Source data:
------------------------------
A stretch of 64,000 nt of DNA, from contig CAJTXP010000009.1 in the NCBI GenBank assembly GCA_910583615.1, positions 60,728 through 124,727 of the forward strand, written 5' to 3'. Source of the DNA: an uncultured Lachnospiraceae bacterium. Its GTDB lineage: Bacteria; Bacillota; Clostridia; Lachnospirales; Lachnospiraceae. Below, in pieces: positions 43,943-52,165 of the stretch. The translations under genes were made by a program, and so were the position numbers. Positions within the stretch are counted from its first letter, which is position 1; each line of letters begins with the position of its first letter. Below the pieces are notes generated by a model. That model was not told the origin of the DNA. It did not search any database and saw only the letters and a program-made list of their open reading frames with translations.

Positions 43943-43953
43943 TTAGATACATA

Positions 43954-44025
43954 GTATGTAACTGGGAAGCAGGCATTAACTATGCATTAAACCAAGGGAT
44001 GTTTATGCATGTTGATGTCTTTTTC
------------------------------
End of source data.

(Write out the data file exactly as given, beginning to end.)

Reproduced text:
A stretch of 64,000 nt of DNA, from contig CAJTXP010000009.1 in the NCBI GenBank assembly GCA_910583615.1, positions 60,728 through 124,727 of the forward strand, written 5' to 3'. Source of the DNA: an uncultured Lachnospiraceae bacterium. Its GTDB lineage: Bacteria; Bacillota; Clostridia; Lachnospirales; Lachnospiraceae. Below, in pieces: positions 43,943-52,165 of the stretch. The translations under genes were made by a program, and so were the position numbers. Positions within the stretch are counted from its first letter, which is position 1; each line of letters begins with the position of its first letter. Below the pieces are notes generated by a model. That model was not told the origin of the DNA. It did not search any database and saw only the letters and a program-made list of their open reading frames with translations.

Positions 43943-43953
43943 TTAGATACATA

Positions 43954-44025
43954 GTATGTAACTGGGAAGCAGGCATTAACTATGCATTAAACCAAGGGAT
44001 GTTTATGCATGTTGATGTCTTTTTC